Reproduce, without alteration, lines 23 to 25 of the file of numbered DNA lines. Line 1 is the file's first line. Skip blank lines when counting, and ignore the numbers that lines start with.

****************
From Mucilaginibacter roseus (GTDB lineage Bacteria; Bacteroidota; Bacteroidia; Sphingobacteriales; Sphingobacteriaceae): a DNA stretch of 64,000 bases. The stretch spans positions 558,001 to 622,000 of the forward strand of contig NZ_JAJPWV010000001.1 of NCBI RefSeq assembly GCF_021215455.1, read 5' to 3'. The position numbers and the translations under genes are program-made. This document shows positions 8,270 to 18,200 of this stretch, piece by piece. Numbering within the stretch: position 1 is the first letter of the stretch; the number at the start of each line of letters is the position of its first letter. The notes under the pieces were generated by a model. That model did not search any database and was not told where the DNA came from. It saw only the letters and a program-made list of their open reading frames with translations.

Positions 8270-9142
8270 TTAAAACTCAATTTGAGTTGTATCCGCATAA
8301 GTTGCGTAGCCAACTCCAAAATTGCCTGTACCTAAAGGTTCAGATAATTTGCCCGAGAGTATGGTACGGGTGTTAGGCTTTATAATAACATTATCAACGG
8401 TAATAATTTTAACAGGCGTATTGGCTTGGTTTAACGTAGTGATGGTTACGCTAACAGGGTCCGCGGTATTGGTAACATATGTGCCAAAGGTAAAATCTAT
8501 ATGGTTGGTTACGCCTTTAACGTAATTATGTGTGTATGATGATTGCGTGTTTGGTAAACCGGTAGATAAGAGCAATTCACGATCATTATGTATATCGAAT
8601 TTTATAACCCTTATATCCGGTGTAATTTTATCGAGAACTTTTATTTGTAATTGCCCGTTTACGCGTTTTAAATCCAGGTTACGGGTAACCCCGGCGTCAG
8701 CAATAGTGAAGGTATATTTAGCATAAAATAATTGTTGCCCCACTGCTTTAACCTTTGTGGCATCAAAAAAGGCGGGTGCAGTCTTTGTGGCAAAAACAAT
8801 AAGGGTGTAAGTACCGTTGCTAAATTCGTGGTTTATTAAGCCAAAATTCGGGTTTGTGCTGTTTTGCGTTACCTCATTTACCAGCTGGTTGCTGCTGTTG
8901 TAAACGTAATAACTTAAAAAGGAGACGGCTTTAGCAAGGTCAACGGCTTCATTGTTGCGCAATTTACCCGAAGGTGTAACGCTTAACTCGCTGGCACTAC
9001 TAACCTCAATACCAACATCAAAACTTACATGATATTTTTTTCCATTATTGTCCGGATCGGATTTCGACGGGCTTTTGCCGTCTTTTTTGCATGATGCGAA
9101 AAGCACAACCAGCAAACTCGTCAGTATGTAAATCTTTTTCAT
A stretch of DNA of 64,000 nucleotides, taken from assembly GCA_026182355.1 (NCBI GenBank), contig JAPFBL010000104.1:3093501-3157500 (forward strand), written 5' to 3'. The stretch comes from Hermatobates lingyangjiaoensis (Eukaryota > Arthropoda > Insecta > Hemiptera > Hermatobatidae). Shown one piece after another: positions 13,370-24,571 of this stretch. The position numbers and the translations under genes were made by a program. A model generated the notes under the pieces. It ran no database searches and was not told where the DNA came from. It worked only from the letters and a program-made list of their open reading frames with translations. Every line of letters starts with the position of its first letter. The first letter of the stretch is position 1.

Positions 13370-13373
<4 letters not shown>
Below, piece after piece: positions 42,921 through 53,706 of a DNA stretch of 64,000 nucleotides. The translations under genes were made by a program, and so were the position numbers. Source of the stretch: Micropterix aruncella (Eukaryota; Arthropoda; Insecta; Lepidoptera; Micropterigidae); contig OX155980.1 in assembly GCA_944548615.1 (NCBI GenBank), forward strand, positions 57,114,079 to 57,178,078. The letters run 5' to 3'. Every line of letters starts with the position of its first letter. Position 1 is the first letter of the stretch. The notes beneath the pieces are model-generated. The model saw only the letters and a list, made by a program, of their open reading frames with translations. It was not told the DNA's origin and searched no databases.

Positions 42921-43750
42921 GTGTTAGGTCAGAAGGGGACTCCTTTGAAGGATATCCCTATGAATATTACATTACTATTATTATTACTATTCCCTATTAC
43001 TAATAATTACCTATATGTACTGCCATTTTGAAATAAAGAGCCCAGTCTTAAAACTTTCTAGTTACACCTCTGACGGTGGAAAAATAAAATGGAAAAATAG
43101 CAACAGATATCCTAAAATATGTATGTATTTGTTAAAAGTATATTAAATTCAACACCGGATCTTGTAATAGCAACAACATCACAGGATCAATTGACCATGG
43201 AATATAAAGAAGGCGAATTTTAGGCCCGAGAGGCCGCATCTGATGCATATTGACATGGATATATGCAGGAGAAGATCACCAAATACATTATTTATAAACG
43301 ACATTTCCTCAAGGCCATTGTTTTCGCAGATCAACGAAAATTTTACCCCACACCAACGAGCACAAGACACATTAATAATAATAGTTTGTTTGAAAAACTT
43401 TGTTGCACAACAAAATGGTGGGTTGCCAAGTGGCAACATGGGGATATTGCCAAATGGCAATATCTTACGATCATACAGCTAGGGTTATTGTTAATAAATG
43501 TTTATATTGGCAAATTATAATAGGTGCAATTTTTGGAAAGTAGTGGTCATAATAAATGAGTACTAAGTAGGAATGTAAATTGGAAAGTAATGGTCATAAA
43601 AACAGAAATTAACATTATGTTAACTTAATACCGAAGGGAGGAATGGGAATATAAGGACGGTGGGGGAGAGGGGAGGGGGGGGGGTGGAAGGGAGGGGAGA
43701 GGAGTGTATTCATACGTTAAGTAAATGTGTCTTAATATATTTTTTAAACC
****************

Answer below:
43401 TGTTGCACAACAAAATGGTGGGTTGCCAAGTGGCAACATGGGGATATTGCCAAATGGCAATATCTTACGATCATACAGCTAGGGTTATTGTTAATAAATG
43501 TTTATATTGGCAAATTATAATAGGTGCAATTTTTGGAAAGTAGTGGTCATAATAAATGAGTACTAAGTAGGAATGTAAATTGGAAAGTAATGGTCATAAA
43601 AACAGAAATTAACATTATGTTAACTTAATACCGAAGGGAGGAATGGGAATATAAGGACGGTGGGGGAGAGGGGAGGGGGGGGGGTGGAAGGGAGGGGAGA